After Tijuana Rick’s father-in-law came by a working 1969 Wurlitzer 3100 jukebox earlier this year, he and Tijuana Rick quickly realised they lacked the original 45s to play on it. When they introduced a Raspberry Pi 3 into the mix, this was no longer an issue.
Restored and retrofitted Jukebox with Arduino and Raspberry Pi
Yes, I shall be referring to Rick as Tijuana Rick throughout this blog post. Be honest, wouldn’t you if you were writing about someone whose moniker is Tijuana Rick?
The Wurlitzer jukebox has to be one of the classic icons of Americana. It evokes images of leather-booth-lined diners filled with rock ‘n’ roll music and teddy-haired bad boys eyeing Cherry Cola-sipping Nancys and Sandys across the checkered tile floor.
With its brightly lit exterior and visible record-changing mechanism, the Wurlitzer is more than just your average pub jukebox. I should know: I have an average pub jukebox in my house, and although there’s some wonderfully nostalgic joy in pressing its buttons to play my favourite track, it’s not a Wurlitzer.
The Wurlitzer company was founded in 1853 by a German immigrant called – you guessed it – Rudolf Wurlitzer, and at first it imported stringed instruments for the U.S. military. When the company moved from Ohio to New York, it expanded its production range to electric pianos, organs, and jukeboxes.
And thus ends today’s history lesson.
Tijuana Rick and the Wurlitzer
Since he had prior experience in repurposing physical switches for digital ends, Tijuana Rick felt confident that he could modify the newly acquired jukebox to play MP3s while still using the standard, iconic track selection process.
In order to do this, however, he had to venture into brand-new territory: mould making. Since many of the Wurlitzer’s original buttons were in disrepair, Tijuana Rick decided to try his hand at making moulds to create a set of replacements. Using an original button, he made silicone moulds, and then produced perfect button clones in exactly the right shade of red.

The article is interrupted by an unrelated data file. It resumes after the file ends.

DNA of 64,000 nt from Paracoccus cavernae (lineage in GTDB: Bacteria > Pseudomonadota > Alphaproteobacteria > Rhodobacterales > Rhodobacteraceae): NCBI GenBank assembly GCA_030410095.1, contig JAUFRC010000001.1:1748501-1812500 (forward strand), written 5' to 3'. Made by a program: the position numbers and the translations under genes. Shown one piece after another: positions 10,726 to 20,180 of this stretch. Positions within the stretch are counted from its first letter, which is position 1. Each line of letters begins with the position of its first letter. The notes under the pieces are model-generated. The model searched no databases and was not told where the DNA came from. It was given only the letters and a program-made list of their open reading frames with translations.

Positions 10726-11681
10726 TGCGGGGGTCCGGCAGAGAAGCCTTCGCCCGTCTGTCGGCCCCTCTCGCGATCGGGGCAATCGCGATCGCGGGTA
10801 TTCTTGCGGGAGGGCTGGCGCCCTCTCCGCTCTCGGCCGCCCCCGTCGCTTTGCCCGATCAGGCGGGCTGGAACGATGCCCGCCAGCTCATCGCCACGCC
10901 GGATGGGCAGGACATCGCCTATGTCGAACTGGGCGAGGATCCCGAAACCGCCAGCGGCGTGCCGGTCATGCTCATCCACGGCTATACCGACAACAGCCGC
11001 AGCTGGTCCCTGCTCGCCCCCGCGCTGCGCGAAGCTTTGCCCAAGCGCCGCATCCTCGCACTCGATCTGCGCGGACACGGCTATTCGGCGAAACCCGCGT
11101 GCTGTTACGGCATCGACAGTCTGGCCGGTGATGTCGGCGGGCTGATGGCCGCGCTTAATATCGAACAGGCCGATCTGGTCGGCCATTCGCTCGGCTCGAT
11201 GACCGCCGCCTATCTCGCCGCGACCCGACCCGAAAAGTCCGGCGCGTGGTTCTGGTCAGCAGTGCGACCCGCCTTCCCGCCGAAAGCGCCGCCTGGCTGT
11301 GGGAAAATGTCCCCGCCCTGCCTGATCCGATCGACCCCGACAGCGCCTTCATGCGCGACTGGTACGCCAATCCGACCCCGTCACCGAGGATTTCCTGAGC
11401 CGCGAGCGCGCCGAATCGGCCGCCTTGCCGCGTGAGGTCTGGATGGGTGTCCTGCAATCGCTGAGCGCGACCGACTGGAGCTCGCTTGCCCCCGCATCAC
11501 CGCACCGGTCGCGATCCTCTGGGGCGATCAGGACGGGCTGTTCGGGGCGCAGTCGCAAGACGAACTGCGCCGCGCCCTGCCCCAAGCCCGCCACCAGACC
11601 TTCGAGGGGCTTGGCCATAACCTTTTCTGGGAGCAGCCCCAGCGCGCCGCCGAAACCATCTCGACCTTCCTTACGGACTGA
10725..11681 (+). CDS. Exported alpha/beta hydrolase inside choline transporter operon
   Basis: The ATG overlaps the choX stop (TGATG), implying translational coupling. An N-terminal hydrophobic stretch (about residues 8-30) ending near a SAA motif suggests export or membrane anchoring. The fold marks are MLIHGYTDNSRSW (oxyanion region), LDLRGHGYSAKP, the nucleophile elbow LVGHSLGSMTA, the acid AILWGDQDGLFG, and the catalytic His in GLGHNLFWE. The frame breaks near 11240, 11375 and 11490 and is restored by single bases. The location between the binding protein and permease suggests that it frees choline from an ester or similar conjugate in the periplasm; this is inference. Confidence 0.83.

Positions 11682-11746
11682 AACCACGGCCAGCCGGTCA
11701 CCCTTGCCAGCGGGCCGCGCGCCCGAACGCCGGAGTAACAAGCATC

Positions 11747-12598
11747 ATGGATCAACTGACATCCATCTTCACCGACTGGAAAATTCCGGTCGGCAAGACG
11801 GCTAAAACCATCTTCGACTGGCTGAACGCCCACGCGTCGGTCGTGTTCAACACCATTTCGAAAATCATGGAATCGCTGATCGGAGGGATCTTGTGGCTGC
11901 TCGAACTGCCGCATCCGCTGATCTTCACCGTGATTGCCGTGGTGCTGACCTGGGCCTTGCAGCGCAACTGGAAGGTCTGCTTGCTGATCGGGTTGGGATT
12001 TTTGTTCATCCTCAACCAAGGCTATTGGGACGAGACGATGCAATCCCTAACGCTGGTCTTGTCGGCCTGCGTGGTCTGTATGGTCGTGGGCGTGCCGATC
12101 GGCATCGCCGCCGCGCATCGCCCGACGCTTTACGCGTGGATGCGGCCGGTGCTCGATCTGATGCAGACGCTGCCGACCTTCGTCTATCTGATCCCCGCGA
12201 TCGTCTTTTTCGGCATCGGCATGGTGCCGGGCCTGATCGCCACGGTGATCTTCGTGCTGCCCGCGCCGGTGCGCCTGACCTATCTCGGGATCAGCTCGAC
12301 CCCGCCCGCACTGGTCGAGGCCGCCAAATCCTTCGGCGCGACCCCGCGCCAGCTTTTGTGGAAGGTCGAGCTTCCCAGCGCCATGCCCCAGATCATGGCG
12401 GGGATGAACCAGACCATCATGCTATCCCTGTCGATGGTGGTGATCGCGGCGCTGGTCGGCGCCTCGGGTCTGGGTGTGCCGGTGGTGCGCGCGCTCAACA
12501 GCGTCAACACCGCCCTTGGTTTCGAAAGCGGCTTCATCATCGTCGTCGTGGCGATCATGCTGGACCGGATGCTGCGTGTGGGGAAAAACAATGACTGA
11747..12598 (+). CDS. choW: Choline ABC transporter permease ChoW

Then he turned to the computing side of the project. While he set up an Arduino Mega to control the buttons, Tijuana Rick decided to use a Raspberry Pi to handle the audio playback. After an extensive online search for code inspiration, he finally found this script by Thomas Sprinkmeier and used it as the foundation for the project’s software.
More images and video of the build can be found on Tijuana Rick’s website.
We see a lot of tech upgrades and restorations using Raspberry Pis, from old cameras such as this Mansfield Holiday Zoom, and toys like this beloved Teddy Ruxpin, to… well… dinosaurs. If a piece of retro tech has any room at all for a Pi or a Pi Zero, someone in the maker community is bound to give it a 21st century overhaul.
What have been your favourite Pi retrofit projects so far? Have you seen a build that’s inspired you to restore or recreate something from your past? Got any planned projects or successful hacks? Make sure to share them in the comments below!